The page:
Demonetization has received flak from other sources as well, such as the AAP chief Arvind Kejriwal calling it “a scam worth Rs 8 lakh crore.” Foreign missions say the cash curbs breach the Vienna Convention and have warned of action.
Frank Hans Dannenberg Castellanos, Dean of the Diplomatic Corps comprising 157 foreign missions in New Delhi, said: “The buck stops at PM Narendra Modi’s door and he should intervene to resolve the issue soon.” Roiled by restrictions on withdrawals by their embassies, many foreign governments are reported to be contemplating reciprocal measures against Indian missions abroad.
But along with brickbats there also have been bouquets for Modi. BJP president Amit Shah appreciated the demonetization move because it would deal a hard blow to “black money” which is used in the elections.
Explaining the prime minister’s action at a press conference, the Governor of the Reserve Bank of India, Urjit Patel and Economic Affairs secretary, Shaktikanta Das stated that the decision to eliminate the notes had been taken because, “whereas the supply of notes of all denominations had increased by 40% between 2011 and 2016, the ₹ 500 and ₹ 1,000 banknotes increased by 76% and 109%, respectively, in this period owing to forgery. The forged cash was then used to fund terrorist activities against India.”
According to Finance Minister Arun Jaitley “demonetisation would clean the entire economic system, increase the size of economy and revenue base.” The move has received the support of Indian National Congress spokesman Randeep Surjewala, Bihar Chief Minister, Nitish Kumar, Andhra Pradesh Chief Minister Chandrababu Naidu and former Chief Election Commissioner of India, S.Y. Quraishi. Social activist Anna Hazare welcomed demonetisation “as a revolutionary step” and President Pranab Mukherjee hailed it as “a bold step.“
International response has also been positive. IMF issued a statement supporting Modi's efforts to fight corruption by the demonetisation policy. Singapore-based newspaper The Independent published a laudatory article on the move titled "Modi does a Lee Kuan Yew." From making up his mind to rolling it out, a new Lee Kuan Yew is born in India. It will be reflected in the legacy of this Prime Minister," the article said.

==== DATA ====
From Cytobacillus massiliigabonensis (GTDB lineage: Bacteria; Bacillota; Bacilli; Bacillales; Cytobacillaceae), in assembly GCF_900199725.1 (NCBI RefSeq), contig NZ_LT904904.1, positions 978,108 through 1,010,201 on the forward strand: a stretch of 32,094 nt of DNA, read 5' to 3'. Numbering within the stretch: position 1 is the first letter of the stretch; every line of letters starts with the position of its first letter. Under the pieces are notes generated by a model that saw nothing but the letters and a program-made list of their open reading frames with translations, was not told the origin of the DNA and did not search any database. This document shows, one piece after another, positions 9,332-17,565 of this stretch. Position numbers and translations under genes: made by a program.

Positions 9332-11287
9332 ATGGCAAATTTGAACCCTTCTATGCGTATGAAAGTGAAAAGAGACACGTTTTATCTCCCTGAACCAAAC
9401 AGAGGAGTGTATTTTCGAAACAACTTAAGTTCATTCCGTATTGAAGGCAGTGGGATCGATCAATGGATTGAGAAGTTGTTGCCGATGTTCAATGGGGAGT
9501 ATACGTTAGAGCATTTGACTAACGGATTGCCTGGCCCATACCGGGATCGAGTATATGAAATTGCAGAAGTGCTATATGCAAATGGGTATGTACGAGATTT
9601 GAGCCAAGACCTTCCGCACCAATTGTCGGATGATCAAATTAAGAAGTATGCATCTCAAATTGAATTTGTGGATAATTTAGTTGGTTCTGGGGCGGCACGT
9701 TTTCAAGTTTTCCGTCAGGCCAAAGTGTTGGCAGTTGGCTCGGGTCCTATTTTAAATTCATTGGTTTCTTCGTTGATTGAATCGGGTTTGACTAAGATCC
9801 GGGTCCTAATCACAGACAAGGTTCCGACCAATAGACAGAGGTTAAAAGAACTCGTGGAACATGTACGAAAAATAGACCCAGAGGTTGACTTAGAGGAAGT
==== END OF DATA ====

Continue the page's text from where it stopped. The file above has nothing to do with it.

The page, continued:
Others who showered encomia included Chinese state media Global Times which called it a "fierce fight against black money and corruption." Former Prime Minister of Finland and Vice President of the European Commission Jyrki Katainen, BBC’s South Asia Correspondent Justin Rowlatt and Swedish Minister of Enterprise Mikael Damberg, think this was a bold decision on part of Modi.
The confusion and inconvenience were largely due to the fact that the size of the demand for new notes was not correctly foreseen and new currency notes had not been printed in adequate numbers.
Some have called Modi’s decision a miscalculation of epic proportions. But this is an uncharitable judgment. The problem needed surgery which could not be deferred. A little temporary dislocation in the status quo was inevitable. Modi’s argument is short term pain for long term gain. And, on the whole, the mass reaction is positive, due to the hope that it will rid society of corruption.
India has set the course, which Pakistan, with its 5,000-rupee note and burgeoning corruption might find useful to follow.